It's time for US manned space flight planners once again to think big. They have been challenged in recent years by the determined progress of the Soviet Union toward a permanent space station. Now they are also being challenged at home by presidential science adviser George A. Keyworth.
After two years of appearing to throw cold water on the concept of a US space station, Mr. Keyworth is suddenly calling for an even larger vision. The US public is ready to support another bold space adventure, he says. A moon base or Mars expedition is no longer an improbable, if not impossible, dream.
In late June, Keyworth told the 19th Joint Propulsion Conference meeting in Seattle: ''Some people have jumped to the conclusion that I have a bias against a space station because I insist on a valid mission before we make any commitment to it. That's not true. But I think it's time for us to take a broader look - with more vision, much more vision - at where we expect the American manned space program to go. . . .''
The space station is likely to be a stepping stone to larger goals. Therefore , Keyworth said, it is time to outline that ''grand vision - whether it's an orbital transfer vehicle to high geostationary orbits, a manned lunar station, or even manned exploration of Mars.''
More recently, Keyworth was quoted in the journal Science as saying: ''I think the country would take a major thrust in space very seriously. We've shown that the shuttle works and is reliable. We have the technology to build a space station. . . . It is only an intermediate step in a more ambitious long-range goal of exploring the solar system. Why, then, can't we be forthright and lay those ideas out on the table?''
This is a sharp change in the space-policy signals that have been coming from the White House. National Aeronautic and Space Administration (NASA) planners may well feel nonplused at the suggestion they should be more forthright about their dreams. In a budgetary climate that has discouraged major unmanned planetary projects, they have hardly been inclined to give prominence to schemes for manned lunar or Mars expeditions. Nevertheless, the potential for such projects is inherent in current space station plans.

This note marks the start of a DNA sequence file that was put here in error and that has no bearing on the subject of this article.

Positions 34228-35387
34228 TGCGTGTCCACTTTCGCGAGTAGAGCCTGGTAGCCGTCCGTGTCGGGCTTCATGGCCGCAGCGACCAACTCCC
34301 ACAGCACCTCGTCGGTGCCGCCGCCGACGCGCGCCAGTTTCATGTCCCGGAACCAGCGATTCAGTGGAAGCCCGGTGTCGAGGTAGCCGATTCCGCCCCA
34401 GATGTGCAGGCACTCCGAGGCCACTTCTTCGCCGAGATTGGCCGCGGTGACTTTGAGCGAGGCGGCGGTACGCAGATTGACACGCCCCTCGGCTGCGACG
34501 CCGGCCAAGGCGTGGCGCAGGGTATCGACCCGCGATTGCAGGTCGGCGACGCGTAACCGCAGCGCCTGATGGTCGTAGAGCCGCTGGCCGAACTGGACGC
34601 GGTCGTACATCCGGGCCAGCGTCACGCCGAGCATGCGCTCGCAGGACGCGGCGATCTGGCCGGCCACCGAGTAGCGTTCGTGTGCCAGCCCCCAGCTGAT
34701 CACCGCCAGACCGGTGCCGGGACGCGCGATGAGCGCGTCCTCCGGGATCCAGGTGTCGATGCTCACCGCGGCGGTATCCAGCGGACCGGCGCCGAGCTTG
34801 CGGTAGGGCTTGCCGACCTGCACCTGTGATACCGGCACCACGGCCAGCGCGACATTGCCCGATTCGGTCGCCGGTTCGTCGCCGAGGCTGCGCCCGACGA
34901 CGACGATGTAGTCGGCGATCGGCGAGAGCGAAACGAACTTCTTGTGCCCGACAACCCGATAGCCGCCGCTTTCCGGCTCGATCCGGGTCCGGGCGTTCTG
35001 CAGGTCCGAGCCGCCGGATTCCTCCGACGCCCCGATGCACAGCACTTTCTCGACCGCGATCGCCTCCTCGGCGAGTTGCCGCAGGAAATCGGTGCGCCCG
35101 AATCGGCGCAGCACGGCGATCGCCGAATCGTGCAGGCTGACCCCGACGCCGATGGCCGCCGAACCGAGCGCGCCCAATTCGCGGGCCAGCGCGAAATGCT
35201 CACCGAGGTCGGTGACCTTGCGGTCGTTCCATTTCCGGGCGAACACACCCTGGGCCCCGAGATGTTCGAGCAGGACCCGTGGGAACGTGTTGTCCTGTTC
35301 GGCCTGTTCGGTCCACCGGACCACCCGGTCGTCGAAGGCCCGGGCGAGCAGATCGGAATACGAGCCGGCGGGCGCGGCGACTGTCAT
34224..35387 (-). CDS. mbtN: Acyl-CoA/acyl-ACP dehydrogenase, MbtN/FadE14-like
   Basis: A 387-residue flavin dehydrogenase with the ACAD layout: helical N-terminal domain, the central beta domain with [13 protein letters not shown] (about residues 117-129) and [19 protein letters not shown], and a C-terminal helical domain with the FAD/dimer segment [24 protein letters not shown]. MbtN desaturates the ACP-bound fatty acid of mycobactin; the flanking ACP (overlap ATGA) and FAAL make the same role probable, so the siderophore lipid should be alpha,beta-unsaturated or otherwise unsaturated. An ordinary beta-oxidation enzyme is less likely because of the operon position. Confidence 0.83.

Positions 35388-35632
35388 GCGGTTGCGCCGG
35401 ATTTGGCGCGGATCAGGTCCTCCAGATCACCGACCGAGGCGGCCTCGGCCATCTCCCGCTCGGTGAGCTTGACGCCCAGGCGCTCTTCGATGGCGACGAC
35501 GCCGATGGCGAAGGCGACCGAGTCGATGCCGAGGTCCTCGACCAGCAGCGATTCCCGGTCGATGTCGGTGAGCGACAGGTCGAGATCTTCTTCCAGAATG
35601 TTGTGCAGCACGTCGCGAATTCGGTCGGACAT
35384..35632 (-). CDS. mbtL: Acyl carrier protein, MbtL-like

NASA has recently pulled together eight contractor studies plus its own research to outline a space station's commercial potential. Brian Pritchard, manager of NASA's Space Station Task Force, says he believes there are valid commercial uses for a space station. These include laboratory development of new materials, maintenance of other satellites, and transfer of satellites to higher orbits.
The station itself would be in a low orbit, a few hundred miles high. The shuttle could, for example, carry communications satellites destined for geosynchronous orbit to the station. Transfer vehicle would then carry such satellites to that orbit, which is called geosynchronous because it is at a height (22,300 miles) where satellites travel at the same rate that the Earth spins. Satellites in geosynchronous orbit remain over a given area on the planet's surface.
Mr. Pritchard says NASA would like to have a prototype station in orbit by the early 1990s. Any follow-on station would then depend on commercial interest and would probably have to be at least partly supported by private funds.
This rather low-key scheme is all NASA has dared prepare in an era when it has not even been certain this level of manned space flight activity would be supported. But if the administration now wants a bolder vision, this should not be hard to supply. The transfer vehicles already envisioned by Prichard's group are readily adapted to support extensive manned use of the geosynchronous orbit. They also would form the basis for an orbital ''shipyard'' in which lunar or Mars vehicles could be built.
Some such enlarged purpose is needed if the US space station is to be in the same league with the facility now under advance planning in the Soviet Union. A recent diagram published by New Scientist and based on interviews with Soviet planners shows a large unit capable of modular expansion. Six other spacecraft could dock with it at any one time. (The Salyut 7 station now in orbit has only two docking ports.) These craft could be cosmonaut-carrying Soyuz ships, robot supply vehicles, or modular laboratory units such as an astronomical observatory. The Soviets have long said they plan eventually to use such a station as a stepping stone to deeper space exploration.
Keyworth is well aware of Soviet plans as he urges NASA to define larger goals to make the most of the US shuttle and the space station it may eventually serve.
His interest in a new space vision is no guarantee that the Reagan administration will, in fact, support the budget needed to start a major new manned space project. But the time does seem ripe for larger planning. The latter part of this decade may well bring a new horizon for tomorrow's astronauts.